Equifax breach and security basics in a digital world
- Breach was discovered on July 29th 2017
- The breach method was via Apache (a web server application) using a vulnerability known as Apache Struts CVE-2017-5638
- This was considered a critical vulnerability and should have been patched within 72 hours or 1 week maximum.
- 150 million + effected by the breach that is known at this time
- Personal data that was breached includes birth dates, credit card numbers and more
- Possible insider trading from executives 1-2 days prior to the announcement of the breach
- The breach was easily preventable. The software vulnerability used in the hack was announced on March 7th and patched the same day (some modifications to that patch were made on March 10th). Equifax IT didn’t start to even work on looking into what needed to be patched and how to implement the patches until mid-May and still hadn’t implemented any patches by September!!!
- Find out if you have you been compromised.
1a. Here is how you can do it: http://www.businessinsider.com/equifax-data-breach-how-to-check-if-youre-affected-2017-9
1b. Equifax is offering a credit monitoring service through TrustedID if you agree to the terms of service and accept the monitoring service you are giving up your right to sue Equifax in the event that the breach affects you.
- Use secure passwords and don’t keep using the same password over and over.
2a. Use a different password for every email and every financial institution you interact with. Your e-mail account is your central hub if anyone gains access to it they can reset passwords for any website you have that e-mail account connected to. Use a password manager like Last Pass, Dash Lane, True Key, Keeper, Sticky Password, etc.
2a.1. Make sure you encrypt these password databases and password protect the database and then make a paper backup of your password and a digital backup of the database and decryption key.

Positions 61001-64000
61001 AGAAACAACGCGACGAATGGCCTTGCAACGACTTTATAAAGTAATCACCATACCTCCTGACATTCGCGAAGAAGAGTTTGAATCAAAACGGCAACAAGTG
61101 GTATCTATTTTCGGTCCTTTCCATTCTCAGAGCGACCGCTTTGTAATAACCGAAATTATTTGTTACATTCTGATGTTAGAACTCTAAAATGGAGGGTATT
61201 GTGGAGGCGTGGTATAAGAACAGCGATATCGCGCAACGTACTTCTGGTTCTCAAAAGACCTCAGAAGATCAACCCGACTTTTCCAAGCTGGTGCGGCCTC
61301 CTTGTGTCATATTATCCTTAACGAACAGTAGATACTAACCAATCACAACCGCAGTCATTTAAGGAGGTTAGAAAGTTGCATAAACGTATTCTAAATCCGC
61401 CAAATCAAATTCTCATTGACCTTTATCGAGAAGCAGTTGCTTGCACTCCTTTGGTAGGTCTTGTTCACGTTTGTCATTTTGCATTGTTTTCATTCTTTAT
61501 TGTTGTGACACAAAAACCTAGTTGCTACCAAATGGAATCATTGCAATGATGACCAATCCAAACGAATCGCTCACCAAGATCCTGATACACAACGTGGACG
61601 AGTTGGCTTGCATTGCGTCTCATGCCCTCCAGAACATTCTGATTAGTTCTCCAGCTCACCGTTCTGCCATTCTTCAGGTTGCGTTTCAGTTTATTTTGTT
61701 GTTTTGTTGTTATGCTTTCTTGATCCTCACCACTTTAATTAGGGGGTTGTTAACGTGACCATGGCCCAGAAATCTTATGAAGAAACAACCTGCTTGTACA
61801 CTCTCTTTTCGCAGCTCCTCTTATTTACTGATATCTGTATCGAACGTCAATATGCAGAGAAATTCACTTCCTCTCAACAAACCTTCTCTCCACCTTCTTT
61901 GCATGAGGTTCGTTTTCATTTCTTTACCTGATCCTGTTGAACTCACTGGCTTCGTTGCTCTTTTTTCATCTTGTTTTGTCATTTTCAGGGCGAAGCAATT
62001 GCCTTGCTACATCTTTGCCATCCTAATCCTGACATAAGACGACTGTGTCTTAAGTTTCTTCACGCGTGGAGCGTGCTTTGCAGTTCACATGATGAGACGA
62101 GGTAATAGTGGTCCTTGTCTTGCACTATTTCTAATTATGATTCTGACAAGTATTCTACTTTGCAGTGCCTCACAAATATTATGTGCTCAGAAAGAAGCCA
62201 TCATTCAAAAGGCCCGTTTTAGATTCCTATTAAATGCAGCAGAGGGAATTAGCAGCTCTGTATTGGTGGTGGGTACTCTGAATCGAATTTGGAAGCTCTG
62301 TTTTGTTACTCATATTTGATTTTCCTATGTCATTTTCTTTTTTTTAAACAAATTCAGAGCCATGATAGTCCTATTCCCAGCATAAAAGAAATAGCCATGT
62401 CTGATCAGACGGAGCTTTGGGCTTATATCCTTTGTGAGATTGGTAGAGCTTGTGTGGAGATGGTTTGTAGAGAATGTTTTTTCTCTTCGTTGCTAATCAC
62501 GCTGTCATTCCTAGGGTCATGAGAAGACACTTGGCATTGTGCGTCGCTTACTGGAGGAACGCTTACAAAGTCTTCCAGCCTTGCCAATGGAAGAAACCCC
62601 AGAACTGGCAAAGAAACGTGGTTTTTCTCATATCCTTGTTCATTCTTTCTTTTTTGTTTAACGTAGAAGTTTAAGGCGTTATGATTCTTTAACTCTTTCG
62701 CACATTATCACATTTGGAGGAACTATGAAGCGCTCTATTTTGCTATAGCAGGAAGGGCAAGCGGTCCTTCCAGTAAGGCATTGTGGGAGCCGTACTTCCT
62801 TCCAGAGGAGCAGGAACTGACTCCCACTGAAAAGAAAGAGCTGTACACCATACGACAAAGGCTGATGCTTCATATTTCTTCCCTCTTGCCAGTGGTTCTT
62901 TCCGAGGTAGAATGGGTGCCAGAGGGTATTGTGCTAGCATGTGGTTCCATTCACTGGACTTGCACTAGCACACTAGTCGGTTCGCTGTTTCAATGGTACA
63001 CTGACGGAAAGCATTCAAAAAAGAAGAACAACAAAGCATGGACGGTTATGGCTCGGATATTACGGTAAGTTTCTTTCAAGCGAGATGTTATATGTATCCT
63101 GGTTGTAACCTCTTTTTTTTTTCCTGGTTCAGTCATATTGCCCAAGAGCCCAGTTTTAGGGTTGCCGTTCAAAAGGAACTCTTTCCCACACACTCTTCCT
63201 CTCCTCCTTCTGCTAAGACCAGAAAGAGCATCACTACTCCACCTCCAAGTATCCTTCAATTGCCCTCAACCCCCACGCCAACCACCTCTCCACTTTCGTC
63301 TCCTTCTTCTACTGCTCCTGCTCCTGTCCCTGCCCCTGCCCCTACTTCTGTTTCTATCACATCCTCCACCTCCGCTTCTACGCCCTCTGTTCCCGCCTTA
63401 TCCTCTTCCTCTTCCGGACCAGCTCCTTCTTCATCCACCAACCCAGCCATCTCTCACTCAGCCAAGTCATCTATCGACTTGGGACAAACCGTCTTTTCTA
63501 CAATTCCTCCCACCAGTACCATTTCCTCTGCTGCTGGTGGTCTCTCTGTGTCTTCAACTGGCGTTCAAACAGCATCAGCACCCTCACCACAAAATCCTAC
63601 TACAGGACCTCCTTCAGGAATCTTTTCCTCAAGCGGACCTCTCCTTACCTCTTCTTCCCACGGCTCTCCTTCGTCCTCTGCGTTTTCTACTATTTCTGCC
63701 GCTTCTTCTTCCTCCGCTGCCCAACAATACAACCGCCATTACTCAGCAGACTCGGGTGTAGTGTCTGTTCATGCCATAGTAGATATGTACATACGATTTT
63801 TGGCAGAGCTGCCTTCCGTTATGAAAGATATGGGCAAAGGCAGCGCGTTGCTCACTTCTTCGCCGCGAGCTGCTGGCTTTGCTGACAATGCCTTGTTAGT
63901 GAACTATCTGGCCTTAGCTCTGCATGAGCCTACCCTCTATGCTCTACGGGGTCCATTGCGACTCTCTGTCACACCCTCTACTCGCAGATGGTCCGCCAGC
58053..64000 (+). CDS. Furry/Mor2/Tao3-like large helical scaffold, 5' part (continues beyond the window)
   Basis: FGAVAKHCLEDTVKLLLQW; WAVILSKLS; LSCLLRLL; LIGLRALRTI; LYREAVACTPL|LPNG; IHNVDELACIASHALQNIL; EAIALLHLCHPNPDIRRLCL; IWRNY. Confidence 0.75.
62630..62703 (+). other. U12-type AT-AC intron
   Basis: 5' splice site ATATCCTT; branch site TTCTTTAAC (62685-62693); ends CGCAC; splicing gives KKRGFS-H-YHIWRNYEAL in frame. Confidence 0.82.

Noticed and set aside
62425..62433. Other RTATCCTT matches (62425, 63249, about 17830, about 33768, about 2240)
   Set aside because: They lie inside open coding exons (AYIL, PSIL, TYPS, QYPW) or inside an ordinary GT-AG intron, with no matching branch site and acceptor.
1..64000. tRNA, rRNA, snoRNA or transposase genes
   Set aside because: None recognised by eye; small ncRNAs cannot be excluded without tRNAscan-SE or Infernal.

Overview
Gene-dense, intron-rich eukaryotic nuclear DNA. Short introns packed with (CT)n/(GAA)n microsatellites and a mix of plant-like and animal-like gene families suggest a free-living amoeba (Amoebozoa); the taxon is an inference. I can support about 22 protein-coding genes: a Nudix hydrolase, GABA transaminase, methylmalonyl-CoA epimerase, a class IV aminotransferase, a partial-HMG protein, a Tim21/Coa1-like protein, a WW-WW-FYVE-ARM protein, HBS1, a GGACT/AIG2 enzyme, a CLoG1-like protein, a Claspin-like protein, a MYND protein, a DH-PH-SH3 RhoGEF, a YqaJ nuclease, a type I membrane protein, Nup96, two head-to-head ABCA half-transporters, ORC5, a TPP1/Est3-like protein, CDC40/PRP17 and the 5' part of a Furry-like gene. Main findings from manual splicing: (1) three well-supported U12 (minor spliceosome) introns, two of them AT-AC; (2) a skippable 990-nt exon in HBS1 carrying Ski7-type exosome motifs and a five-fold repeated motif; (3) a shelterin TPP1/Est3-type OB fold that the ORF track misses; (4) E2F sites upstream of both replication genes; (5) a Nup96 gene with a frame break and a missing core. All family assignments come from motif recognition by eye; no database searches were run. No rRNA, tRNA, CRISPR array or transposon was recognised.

2b. Do not ever store usernames, emails addresses or passwords in your browsers on any computer you use personal, work and especially not public or multi-user accessible. Clear your browsing history and cookies regularly.
2c. You know this one: Keep your passwords complex…no easy to guess information like birthdays, last 4 digits of your social security number, license numbers, membership club numbers, addresses, dictionary words, names, etc. Use a combination of number, upper case letters, lower case letters and symbols and at least 8 characters long preferably 12 (is becoming the new standard).
- Things to watch for and other facts
3a. Watch for suspicious activity on your credit cards, bank accounts and use a credit monitoring service. At this point with so many data breaches happening (we only hear about a few major ones) everyone should be on a credit monitoring service. It’s a sad reality but large corporations don’t take IT security serious enough and neither do state or federal governments.
3b. The data will most likely be sold on the dark web for bitcoin or another coin on a website similar to Alpha Bay (recently shutdown) which is a successor to the famous Silk Road and Silk Road 2.0.
3c. The big problem with large corporations in IT besides the constrained budgets and extremely long working hours is the inability to keep track of the hundreds and sometimes thousands of applications being used. That is one of several reasons why it took Equifax so long to even figure out what needed to be patched. This is now an emerging market in IT and only a couple of companies are offering a platform for tracking all open source and some closed source code used in various applications at the enterprise level. Those companies are SonaType (USA based) and JFrog (Israel based).
If you need any assistance setting up and securing your home or business networking, passwords or having a security evaluation I would be happy to help you!
Joe@TurboTechnicians.com or 860-874-7719